It’s possible that mistakes were made during last week’s arrest of prominent investigative reporter Ivan Golunov on large-scale drug trafficking charges, the Kremlin has said.
Anti-corruption journalist Golunov was detained and formally charged in a case that has drawn international attention to Russia’s media climate. The Interior Ministry on Friday published nine photos that it described as showing narcotic substances and scales found in Golunov’s apartment, which it later deleted after acknowledging that eight of the photos were taken at a different apartment.
“Errors can never be ruled out. Mistakes are made, including by journalists, when they write certain materials, especially in large quantities,” Kremlin spokesman Dmitry Peskov said when asked whether the Kremlin’s confidence in the Interior Ministry had changed.
Interior Ministry analysts said on Sunday that no traces of drugs had been discovered on Golunov’s palms or fingernails following his arrest, said Pavel Chikov, head of the Agora human rights organization.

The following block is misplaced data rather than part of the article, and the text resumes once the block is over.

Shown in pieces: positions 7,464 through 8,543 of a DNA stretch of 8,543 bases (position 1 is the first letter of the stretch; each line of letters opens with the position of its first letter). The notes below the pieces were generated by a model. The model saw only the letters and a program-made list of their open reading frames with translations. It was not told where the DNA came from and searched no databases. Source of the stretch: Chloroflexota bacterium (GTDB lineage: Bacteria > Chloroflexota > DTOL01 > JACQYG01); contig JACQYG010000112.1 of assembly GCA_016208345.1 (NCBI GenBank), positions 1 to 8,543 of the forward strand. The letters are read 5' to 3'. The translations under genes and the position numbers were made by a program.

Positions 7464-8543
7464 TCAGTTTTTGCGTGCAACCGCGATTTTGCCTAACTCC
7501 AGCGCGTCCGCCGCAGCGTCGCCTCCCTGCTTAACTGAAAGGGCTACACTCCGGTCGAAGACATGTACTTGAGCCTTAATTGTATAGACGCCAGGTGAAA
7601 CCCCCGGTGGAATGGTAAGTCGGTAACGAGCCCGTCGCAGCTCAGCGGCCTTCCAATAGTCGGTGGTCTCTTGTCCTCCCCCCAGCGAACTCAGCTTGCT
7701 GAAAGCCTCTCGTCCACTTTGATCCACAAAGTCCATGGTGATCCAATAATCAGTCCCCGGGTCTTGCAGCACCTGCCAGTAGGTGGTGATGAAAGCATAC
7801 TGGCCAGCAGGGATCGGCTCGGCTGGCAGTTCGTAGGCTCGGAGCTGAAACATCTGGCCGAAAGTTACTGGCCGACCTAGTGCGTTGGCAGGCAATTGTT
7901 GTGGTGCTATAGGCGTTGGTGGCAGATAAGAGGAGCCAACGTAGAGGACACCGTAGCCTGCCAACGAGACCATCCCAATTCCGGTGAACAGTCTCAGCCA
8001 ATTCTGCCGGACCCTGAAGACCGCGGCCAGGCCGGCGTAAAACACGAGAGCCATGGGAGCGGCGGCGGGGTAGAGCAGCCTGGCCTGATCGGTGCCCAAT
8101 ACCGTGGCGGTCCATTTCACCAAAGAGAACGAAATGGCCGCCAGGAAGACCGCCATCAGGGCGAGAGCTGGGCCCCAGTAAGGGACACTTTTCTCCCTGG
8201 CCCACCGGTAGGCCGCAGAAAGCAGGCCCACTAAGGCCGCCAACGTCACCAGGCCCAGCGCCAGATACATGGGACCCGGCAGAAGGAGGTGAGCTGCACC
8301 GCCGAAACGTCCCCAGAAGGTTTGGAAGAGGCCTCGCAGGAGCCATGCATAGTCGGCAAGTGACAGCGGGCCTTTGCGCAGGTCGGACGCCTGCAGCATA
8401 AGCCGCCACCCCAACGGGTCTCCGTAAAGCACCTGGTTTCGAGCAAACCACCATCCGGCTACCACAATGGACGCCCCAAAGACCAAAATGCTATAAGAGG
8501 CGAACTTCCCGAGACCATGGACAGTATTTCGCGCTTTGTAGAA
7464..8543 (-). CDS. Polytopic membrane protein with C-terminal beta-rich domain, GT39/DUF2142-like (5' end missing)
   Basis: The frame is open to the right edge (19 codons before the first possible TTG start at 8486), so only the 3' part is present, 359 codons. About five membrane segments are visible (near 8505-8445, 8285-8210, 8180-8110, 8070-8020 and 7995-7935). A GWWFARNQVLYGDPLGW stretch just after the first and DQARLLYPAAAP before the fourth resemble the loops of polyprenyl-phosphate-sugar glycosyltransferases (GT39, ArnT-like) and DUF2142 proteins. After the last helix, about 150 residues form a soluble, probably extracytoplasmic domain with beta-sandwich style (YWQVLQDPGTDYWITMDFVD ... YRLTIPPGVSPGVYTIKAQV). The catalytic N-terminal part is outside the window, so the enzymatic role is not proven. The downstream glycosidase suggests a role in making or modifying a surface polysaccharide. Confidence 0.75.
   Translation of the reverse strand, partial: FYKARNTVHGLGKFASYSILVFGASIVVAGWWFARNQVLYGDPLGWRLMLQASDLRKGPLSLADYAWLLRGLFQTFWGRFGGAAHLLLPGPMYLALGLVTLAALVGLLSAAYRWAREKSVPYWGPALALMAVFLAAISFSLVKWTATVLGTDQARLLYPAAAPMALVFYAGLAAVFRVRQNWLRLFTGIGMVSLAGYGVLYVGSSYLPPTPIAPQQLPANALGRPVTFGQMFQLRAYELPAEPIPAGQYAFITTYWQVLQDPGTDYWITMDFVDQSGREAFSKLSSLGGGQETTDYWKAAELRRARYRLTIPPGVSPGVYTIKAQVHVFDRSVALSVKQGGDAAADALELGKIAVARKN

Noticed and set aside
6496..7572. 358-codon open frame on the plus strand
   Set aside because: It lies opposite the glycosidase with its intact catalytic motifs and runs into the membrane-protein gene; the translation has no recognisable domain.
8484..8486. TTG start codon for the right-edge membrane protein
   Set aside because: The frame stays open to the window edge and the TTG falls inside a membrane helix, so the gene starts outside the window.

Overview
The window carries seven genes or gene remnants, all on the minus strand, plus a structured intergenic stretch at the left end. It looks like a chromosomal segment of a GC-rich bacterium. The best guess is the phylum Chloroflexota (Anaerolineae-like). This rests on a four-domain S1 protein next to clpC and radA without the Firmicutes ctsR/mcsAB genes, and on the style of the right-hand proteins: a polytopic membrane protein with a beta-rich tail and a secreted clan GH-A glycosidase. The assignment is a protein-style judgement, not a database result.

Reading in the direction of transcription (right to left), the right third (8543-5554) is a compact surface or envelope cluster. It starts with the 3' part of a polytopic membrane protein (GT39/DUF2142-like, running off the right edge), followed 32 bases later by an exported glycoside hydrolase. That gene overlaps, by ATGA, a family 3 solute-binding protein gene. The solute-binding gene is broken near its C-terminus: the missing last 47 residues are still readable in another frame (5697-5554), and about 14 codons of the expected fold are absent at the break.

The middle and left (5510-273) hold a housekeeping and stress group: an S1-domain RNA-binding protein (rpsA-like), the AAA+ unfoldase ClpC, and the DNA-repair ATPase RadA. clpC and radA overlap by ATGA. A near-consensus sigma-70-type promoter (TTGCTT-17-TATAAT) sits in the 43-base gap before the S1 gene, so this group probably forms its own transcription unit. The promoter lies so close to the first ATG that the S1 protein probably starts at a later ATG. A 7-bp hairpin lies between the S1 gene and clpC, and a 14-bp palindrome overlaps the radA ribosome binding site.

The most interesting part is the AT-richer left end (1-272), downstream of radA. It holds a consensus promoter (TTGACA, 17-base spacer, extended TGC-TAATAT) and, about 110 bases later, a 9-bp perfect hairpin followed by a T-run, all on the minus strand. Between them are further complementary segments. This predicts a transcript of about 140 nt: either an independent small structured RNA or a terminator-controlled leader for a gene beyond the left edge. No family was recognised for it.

Reports of rights violations during Golunov’s detention, including him being barred from speaking to his attorney and his alleged injuries during detention, are a matter for the Prosecutor General’s office, Peskov said.
The Kremlin’s position on the Golunov case is based on official Interior Ministry information only, he added.
“The Kremlin has no right to comment on criminal cases, but we are very closely observing all the details. Because this case is resonating so much, it requires special attention,” he said.
Golunov’s colleagues at the Meduza news website say the charges against him were likely fabricated as revenge for an investigation he had been working on.
In a joint statement published Monday, three of Russia’s leading newspapers said evidence against Golunov was shaky, cast doubt over the legality of his detention and demanded a review of police behavior.